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Business & Developmentby Fern Shen2:24 pmAug 14, 20130

City zoning approved Royal Farms project, then quietly weakened wording

Change was made after Royal Farms’ attorney complained, opponents allege in a Circuit Court appeal.

Above: 2012 protest against a Royal Farms store that residents say will worsen traffic congestion and hurt their community.

On May 7, when the Board of Municipal Zoning Appeals issued its resolution approving the controversial Hamilton Royal Farms project – following months of community opposition and a raucous April 2 hearing – their greenlight came with a condition.

An upgrade of the famously confusing intersection at the northeast Baltimore site, including realignment of Glenmore Avenue at Harford Road, had to be completed by the city.

But that contingency dropped away in a second resolution, described as a “corrected copy,” on June 2. The second approval said only that the strip of city-owned land needed for the realignment had to be donated.

The second resolution was approved without any new public hearing and was a violation of the Maryland Open Meetings Act and state land use laws, a coalition of community groups contend in an appeal filed in Baltimore Circuit Court on July 25.

“We are surprised by how brazenly they acted,” said Roop Vijayan, a leader of the opposition who lives near the office building (owned by the International Union of Operating Engineers Local 37) where the gas station and convenience store has been proposed.

The lawyer for the community groups, John C. Murphy, sketched out a worse-case scenario should the project go forward without a guarantee that the intersection will be fixed.

“Given the $400,000 price tab for this re‐alignment, which may be a far too low estimate given the fact that the re‐alignment has not actually been designed, it is entirely possible that this re‐alignment will never occur,” he wrote to the Circuit Court.

Allegations of an Ex-Parte Communication

Another aspect of the appeal by the GlenHam BelHar Community Association and nearby groups is their contention that the scaled-back resolution came about because of a phone call by Royal Farms’ attorneys to the BMZA.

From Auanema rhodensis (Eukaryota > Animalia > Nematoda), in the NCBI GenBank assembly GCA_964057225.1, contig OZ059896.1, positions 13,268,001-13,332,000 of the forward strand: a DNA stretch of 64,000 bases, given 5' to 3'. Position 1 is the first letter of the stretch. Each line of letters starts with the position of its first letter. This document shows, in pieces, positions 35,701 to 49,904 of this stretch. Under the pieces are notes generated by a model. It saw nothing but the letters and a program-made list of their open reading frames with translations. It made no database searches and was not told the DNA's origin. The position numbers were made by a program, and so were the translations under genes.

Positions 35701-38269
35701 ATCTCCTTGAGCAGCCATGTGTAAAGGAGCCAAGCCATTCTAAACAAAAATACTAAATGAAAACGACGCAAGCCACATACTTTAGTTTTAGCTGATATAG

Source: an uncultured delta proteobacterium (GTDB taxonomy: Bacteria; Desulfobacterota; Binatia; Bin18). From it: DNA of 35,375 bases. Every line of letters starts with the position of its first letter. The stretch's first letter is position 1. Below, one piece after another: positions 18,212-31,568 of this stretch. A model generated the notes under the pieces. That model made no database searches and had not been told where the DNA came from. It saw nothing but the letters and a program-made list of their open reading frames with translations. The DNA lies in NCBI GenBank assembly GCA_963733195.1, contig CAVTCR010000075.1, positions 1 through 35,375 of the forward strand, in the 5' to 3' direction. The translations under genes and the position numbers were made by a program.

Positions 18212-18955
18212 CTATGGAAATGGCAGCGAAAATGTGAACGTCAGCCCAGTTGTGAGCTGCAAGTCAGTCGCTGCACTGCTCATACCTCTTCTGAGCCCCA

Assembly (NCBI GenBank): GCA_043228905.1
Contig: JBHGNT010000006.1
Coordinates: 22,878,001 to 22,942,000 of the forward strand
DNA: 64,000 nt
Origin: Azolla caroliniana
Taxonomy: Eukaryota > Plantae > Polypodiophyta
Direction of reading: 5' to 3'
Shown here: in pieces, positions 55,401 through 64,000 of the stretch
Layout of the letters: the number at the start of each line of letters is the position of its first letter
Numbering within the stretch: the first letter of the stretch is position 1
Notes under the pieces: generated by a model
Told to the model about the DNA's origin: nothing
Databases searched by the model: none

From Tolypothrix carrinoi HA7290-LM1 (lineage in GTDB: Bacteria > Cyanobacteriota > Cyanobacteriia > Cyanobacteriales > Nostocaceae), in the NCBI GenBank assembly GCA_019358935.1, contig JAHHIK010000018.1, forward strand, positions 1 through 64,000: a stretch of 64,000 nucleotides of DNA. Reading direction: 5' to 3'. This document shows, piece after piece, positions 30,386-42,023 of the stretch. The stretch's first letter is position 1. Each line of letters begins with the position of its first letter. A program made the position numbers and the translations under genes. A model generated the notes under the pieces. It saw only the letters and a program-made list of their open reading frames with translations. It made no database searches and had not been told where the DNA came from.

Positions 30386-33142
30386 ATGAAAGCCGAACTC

Vijayan, in a phone interview with The Brew, said that he had contacted the BMZA to ask about the issuance of a second resolution and was told by a staffer that it happened because Royal Farms had called to complain about the first one.

“I have no comment,” said Stanley S. Fine, Royal Farms’ attorney, when asked whether he had placed a call complaining to the BMZA. Fine noted that the company’s legal response has not yet been filed with the court. “Our answer to all this will be there,” he said.

Also declining to comment was city attorney Sandra R. Gutman, who represents the BMZA. (The case is scheduled to be heard in Circuit Court on September 26.)

Murphy acknowledged that the allegation of intervention is hearsay at this point, but observed “the decision didn’t come out of thin air.”

“The fact remains that this [second] resolution made substantial changes and the public was never given the opportunity in an open meeting to respond to them,” Murphy told The Brew. “This business of calling up the board after the hearing and having them just issue something so different – that’s just legally wrong.”

Murphy is also arguing that the community’s Circuit Court appeal of the initial May 7 resolution invalidates, as a matter of law, the BMZA’s second resolution.

Community Protests to Continue

Other aspects of the appeal are more in line with the issues that have rallied opposition to the proposal for months. Murphy argues that the BMZA erred in its finding that the project – a 24-hour, 12-gas pump convenience store – should get a conditional use permit.

“It’s incompatible,” he said, “the ig story here is that this is a neighborhood with a lot of young families and a lot of good things happening in the retail corridor and they don’t like this.”

The groups representing all of the adjacent neighborhoods – GlenHam/BelHar, Hamilton Hills, Lauraville, Westfield and Waltherson – have voted to oppose the project. They’ve been picketing the site at or near 5901 Harford Road since their BMZA defeat and raising funds for a legal battle.

They argue that the store will increase traffic congestion and decrease safety, noting that the site is across the street from a city library branch and near schools and a residential neighborhood.

Vijayan said the groups plan to continue their protests on the weekends and will be at the Greater Lauraville Fair on Sept. 28.

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